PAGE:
Mimicking core features of China’s fin-tech-state integration, Apple and Google have joined forces to allow governments to track the virus, whereas the US government has promised to rollout a digital dollar and wallet as part of its coronavirus rescue package. Indeed, the virus is a financial bonanza for tech companies, not least Thiel’s Palantir having signed a contract with the British National Health Service (NHS) to optimize data management. In one of his first acts to tackle the virus, Dominic Cummings invited all bigtechs to Downing Street. As noted in Wired magazine: ‘for Cummings it's big tech versus bad virus’. Palantir is currently in talks with governments across Europe.

Across the globe, the virus is spurring the development of digital apps, using locational data and facial recognition technologies to track population health and whereabouts. In India, Modi’s henchmen are forcing citizens to take hourly selfies to track the virus through their whereabouts, and non-compliance will result in enforced mass quarantine, where catching the virus seems all but certain. In so doing, coronavirus threatens to deepen the ugly face of neo-illiberalism, defined by mass incarceration programs, from Uighurs in China’s Xijiang to refugees indefinitely locked up along the Mediterranean and the US-Mexican border. And whilst the pandemic has yet to reach the world’s favelas and slums, threatening the lives of the most vulnerable, lax responses to the virus in the developed world characterized by defunded health care systems are making neoliberalism’s implicit social Darwinist inclinations shockingly explicit.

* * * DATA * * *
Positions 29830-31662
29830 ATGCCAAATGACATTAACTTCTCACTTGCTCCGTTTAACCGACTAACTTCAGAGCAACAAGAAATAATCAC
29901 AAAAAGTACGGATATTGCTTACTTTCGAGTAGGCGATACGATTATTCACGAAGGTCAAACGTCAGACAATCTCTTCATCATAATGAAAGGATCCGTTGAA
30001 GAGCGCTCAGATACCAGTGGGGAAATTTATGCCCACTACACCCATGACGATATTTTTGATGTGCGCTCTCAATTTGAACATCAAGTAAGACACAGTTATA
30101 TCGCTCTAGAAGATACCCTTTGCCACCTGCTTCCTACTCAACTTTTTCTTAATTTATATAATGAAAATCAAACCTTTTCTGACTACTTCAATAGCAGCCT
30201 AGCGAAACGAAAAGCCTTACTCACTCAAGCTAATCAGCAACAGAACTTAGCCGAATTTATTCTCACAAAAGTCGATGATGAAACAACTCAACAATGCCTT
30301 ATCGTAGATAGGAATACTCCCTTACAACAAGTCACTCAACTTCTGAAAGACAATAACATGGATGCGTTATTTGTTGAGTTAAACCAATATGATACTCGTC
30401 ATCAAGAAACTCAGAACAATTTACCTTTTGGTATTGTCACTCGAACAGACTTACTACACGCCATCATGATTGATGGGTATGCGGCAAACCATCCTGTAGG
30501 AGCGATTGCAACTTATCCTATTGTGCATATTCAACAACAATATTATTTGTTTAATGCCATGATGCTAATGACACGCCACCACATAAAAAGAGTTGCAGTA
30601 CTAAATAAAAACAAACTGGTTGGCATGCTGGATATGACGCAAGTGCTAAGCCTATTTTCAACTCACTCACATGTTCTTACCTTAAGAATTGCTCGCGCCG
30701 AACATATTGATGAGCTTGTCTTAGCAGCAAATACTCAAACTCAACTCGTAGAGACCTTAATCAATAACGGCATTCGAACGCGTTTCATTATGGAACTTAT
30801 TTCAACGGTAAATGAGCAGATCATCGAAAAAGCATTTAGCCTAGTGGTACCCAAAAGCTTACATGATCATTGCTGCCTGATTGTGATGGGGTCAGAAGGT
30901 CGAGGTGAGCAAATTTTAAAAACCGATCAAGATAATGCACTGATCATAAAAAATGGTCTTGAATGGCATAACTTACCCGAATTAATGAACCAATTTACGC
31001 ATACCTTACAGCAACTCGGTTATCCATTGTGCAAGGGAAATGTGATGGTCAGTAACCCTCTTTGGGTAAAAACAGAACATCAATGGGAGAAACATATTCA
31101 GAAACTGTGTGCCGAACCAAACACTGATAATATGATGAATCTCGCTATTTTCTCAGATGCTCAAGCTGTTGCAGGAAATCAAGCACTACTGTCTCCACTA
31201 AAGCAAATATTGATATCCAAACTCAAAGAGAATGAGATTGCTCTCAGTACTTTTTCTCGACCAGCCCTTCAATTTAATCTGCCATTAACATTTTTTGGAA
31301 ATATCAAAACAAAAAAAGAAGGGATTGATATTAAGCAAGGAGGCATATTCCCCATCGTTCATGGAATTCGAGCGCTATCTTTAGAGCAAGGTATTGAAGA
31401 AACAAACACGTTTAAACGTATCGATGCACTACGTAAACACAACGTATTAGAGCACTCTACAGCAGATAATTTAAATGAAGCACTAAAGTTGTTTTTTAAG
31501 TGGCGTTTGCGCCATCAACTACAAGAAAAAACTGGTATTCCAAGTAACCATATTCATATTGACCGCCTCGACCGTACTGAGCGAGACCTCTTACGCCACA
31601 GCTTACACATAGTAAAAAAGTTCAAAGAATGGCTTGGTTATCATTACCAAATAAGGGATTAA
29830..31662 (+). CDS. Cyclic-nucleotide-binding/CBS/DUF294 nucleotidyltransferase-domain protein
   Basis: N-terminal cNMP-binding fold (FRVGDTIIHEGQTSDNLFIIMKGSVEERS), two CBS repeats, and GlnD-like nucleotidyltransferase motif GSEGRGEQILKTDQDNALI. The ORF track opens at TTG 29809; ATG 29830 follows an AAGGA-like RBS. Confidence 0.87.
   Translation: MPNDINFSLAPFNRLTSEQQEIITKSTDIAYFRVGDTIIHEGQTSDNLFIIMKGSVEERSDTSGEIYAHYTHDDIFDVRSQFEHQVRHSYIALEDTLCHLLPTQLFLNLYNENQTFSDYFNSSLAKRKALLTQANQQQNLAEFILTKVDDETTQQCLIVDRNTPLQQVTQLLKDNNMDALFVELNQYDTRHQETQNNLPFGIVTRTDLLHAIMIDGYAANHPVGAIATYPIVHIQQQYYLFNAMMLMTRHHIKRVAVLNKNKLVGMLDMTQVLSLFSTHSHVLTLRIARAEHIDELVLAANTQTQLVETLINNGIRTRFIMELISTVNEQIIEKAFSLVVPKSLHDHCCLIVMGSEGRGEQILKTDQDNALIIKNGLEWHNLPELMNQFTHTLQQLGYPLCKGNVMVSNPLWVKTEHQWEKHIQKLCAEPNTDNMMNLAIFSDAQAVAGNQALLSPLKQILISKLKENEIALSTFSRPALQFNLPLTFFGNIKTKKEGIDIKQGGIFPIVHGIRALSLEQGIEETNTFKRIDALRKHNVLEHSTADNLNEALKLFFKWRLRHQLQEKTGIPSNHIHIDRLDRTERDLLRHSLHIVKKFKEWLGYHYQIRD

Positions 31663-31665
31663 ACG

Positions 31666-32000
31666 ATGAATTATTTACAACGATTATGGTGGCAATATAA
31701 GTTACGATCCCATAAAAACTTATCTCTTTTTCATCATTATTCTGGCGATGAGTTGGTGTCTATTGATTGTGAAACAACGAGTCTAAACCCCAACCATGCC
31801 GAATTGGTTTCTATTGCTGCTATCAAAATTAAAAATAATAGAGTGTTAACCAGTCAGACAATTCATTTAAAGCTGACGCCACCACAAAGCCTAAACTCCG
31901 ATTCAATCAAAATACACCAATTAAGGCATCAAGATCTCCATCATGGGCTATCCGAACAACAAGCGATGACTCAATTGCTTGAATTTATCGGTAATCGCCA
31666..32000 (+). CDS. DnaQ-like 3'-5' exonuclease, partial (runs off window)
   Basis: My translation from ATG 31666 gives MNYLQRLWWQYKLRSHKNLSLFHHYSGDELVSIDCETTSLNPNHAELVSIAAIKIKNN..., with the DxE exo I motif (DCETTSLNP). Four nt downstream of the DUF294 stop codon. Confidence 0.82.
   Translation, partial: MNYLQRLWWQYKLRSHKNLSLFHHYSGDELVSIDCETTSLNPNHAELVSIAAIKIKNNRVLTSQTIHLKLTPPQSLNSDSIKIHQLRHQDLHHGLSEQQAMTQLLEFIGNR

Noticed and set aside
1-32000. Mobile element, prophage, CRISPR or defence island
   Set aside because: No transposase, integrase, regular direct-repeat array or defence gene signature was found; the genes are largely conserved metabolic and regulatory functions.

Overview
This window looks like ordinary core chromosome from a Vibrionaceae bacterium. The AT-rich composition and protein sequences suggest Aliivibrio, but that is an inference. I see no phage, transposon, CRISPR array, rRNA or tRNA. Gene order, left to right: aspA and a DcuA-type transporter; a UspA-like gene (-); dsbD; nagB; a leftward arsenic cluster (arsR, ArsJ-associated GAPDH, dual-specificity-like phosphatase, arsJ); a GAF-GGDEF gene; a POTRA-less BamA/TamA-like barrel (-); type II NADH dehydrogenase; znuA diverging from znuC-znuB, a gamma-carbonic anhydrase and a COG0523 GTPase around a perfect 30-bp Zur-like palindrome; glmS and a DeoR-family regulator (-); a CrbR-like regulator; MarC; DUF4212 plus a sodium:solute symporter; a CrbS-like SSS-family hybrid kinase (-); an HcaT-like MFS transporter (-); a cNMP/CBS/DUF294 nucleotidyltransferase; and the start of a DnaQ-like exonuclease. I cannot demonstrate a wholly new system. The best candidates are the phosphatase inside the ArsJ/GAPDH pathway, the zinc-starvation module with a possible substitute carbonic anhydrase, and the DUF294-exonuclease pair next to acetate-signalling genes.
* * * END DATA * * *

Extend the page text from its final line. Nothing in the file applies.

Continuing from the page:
As the rise of neo-illiberalism signals profound geopolitical and economic shifts, the pandemic might well be utilized to rewire the world’s legacy operating systems. Are we moving towards a financial reset, which was due in 2008 but was postponed via monetary gymnastics? Will China liquidate its massive holding of US treasuries? Will the world’s superpowers ramp up the threat of war or will they compromise, or are we already looking at the contours of a new settlement? Furthermore, with the world economy falling off a cliff, and the worst still to come, many small-and-medium-sized enterprises are facing bankruptcy, whilst Amazon and a handful other bigtechs are massively expanding their businesses. What will the post-corona world look like? Will capitalism survive?

While we anticipate what might be coming, one of the biggest societal disruptions is the loss of conventional social exchange, of physical closeness and contact, as we are all locked up in our homes, forcing into digital interfaces, continuously leaking data into the expanding machine of surveillance capitalism. Although there momentarily is no alternative, we’d better make sure we seize the moment: the disruptive virus offers an incredible prospect for societal reprogramming, for better and for worse. Lest we forget that this crisis is not merely biological – it is deeply political.

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About Lambert Strether